The New South Wales government says it has made savings in a number of areas from its data centre consolidation program, but the department overseeing the process won’t say whether it’s been completed — and if not, when it is likely to be.
The state’s GovDC program involves the consolidation of 130 physical data centres employed by government agencies into two purpose-built facilities. Migration to the data centres began in 2013, with the government setting a deadline of August 2017 for the transition.
The aim of the program is to reduce the environmental footprint of government ICT, deliver savings in a number of areas, boost technical and operational standards and deliver greater resilience.
Under the NSW Data Centre Reform Strategy, all government agencies, except for state-owned corporations, must by 30 August this year “relocate data centre and computer room infrastructure from current (on premise and leased) facilities into the Government Data Centres and, where appropriate, consume services through the GovDC Marketplace or other suitable cloud services”.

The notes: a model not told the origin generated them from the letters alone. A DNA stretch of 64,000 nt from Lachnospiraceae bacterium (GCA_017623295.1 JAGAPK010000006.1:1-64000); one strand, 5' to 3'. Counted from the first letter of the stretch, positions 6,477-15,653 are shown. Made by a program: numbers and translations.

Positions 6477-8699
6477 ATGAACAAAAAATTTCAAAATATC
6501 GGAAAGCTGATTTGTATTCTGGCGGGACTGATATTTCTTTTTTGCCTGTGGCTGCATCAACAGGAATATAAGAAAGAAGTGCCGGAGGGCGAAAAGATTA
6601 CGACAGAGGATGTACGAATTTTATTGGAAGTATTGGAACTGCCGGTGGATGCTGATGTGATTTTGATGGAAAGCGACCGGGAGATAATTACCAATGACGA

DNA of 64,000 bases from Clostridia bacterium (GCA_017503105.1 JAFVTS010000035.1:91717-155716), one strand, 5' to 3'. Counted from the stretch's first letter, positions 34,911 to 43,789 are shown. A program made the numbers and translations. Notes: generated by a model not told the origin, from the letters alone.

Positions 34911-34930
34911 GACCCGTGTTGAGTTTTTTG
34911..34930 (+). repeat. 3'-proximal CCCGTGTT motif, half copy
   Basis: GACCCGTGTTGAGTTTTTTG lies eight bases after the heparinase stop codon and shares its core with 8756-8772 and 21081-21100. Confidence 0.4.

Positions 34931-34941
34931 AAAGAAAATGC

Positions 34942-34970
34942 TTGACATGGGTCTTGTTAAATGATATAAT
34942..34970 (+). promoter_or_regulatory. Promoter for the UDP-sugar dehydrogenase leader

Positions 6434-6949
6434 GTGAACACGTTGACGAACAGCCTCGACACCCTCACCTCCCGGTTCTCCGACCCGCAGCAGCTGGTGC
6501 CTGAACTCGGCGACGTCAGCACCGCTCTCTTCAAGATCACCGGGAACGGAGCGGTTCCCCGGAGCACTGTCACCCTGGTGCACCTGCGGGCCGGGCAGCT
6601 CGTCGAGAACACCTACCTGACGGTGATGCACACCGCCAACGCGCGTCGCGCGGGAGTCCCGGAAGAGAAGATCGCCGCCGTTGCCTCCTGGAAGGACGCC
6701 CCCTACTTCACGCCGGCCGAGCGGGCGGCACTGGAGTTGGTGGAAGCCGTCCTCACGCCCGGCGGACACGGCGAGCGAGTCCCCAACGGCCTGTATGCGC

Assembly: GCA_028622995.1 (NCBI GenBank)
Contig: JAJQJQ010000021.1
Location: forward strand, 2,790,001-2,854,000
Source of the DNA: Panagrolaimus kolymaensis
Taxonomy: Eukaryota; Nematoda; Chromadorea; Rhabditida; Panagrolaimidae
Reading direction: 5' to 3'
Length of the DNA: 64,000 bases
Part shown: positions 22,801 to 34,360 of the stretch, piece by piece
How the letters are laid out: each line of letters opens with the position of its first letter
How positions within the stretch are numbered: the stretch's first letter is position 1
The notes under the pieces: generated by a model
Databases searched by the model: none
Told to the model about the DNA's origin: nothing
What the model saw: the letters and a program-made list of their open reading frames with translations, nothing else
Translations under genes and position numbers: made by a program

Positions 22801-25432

However, agencies are also able to, before 30 August, sign a memorandum of understanding with the Department of Finance, Services and Innovation “guaranteeing capacity and committing to migrate to the Government Data Centres and/or the GovDC Marketplace”.
As part of that MoU process agencies that have specialist infrastructure that can’t be migrated in time to meet the deadline can request an additional two years period to decommission their data centres.
The mandate to migrate is intended to help realise savings through delivering economies of scale.
(Under the strategy, agencies are still permitted to obtain cloud services from other cloud service providers.)
A spokesperson for the Department of Finance, Services and Innovation told Computerworld that all 11 state government clusters have committed to space at GovDC facilities.
However, the spokesperson said they could not reveal details of whether there are agencies still working on migrating to the facilities, which agencies those are, and, if agencies have been unable to meet the August deadline, why.
Those details are “commercial in confidence”, the DFSI spokesperson said.
“The state has enjoyed a range of benefits from the consolidation process so far,” the spokesperson said.
“These include a reduction in lease costs, decline of greenhouse gas emissions, improved resilience and reliability, and a decrease in operation costs such as electricity consumption.”